Toy Story 4 plot twists to infinity and beyond

Sheriff Woody (Tom Hanks) spends much of the runtime of Toy Story 4 lecturing trash-turned-toy Forky (Tony Hale) on the many benefits and responsibilities that come with being loved by a child. He does all this in the midst of a road trip which, of course, leads to all manner of adventures for the toys, including a reunion with long-lost Bo Peep, who's happily living out her days as a toy without a kid. 

The twist in Toy Story 4 doesn't arrive until the very end, but like so much else in this franchise it's an emotional gut punch. After spending the whole adventure trying to teach Forky what it means to be a toy, Woody realizes he can help another toy, Gabby Gabby, to finally achieve her lifelong dream of being united with a child, something she'd spent decades unable to do. It's in this moment that Woody realizes he has a new purpose: Not to make his kid, Bonnie, happy, but to make other toys and other kids happy. He makes the last-minute decision to stay behind with Bo, while Buzz and the gang go back to Bonnie's house. It's a massive, heartwarming change to the status quo of the franchise, and while we might never see how it plays out in terms of Woody's future, it was a gutsy way to send him off.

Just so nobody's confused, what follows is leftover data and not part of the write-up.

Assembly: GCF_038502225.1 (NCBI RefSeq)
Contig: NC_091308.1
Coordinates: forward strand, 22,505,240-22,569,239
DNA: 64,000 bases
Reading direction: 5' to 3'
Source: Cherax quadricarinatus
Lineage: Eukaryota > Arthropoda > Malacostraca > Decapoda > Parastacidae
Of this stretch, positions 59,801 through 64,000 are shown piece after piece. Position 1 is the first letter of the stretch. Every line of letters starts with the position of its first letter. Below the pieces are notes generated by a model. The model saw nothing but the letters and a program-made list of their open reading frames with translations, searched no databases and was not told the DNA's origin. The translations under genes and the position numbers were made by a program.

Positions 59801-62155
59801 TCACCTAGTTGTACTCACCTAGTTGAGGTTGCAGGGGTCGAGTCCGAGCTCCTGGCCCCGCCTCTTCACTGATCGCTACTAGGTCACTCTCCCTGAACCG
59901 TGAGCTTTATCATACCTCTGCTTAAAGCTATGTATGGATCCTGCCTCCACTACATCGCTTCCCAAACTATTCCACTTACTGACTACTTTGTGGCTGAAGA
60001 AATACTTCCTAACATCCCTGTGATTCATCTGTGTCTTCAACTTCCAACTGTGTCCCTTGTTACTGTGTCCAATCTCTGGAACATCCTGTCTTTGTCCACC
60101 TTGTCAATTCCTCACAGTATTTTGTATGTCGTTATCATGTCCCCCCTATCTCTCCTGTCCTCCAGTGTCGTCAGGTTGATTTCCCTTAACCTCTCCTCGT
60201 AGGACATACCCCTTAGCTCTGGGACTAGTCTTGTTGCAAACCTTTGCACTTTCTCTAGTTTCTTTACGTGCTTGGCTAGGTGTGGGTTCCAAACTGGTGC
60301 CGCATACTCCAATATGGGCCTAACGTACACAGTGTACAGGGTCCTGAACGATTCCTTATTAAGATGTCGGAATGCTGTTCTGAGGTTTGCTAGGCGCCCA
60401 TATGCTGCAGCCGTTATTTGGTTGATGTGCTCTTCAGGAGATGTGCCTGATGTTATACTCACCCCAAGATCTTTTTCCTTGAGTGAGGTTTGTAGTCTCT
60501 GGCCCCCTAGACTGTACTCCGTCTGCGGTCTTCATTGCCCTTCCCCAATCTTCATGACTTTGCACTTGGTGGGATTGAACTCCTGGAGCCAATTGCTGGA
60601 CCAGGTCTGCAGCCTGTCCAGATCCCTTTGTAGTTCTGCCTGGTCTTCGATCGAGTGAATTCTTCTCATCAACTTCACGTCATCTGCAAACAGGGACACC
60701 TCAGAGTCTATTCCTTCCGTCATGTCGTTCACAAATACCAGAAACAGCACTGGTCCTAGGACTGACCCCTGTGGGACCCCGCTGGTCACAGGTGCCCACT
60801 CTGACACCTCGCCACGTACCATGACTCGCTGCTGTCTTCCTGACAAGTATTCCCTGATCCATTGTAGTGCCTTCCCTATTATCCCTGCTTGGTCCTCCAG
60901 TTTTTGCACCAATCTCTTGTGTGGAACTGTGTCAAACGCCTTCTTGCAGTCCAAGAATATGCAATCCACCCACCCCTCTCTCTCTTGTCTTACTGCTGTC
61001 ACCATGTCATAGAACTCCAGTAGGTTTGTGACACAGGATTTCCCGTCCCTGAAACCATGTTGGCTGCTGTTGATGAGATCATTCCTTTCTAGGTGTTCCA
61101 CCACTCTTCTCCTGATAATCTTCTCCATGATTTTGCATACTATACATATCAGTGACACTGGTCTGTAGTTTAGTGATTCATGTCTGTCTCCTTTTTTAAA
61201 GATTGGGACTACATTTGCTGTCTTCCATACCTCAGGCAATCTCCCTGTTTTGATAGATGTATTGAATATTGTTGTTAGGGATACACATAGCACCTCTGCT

Spider-Man: Far from Home

You'd think the biggest twist in Spider-Man: Far From Home would come from Mysterio, the man who claims to be a hero from another Earth but who's actually a villain from our own world, using super-advanced illusion tech to trick everyone into thinking he's fighting off city-destroying monsters. The trouble is, a lot of people guessed that twist just from watching the film's trailers and understanding that Mysterio is the kind of guy who's historically been good at doing exactly that. So, where's the real twist?

To get blockbuster levels of shock from this film, you have to stick around until the mid-credits scene, when it's revealed that Mysterio doctored a video before his death to make Spider-Man look like the true villain of their struggle, while also outing Peter Parker as the man in the mask. This sudden change in the character's status quo, plus the sudden return to the Spider-Man universe of J.K. Simmons as J. Jonah Jameson, is enough to make people shout at the screen in shock — and then in the next post-credits scene, it's revealed that Nick Fury and Maria Hill have been replaced by shape-shifting Skrulls. To top it all off, they're impersonating the crimefighting duo on Fury's orders — as seen when Fury disconnects their call from what looks like a tropical beach, but is actually a sort of holodeck on a Skrull vessel in deep space.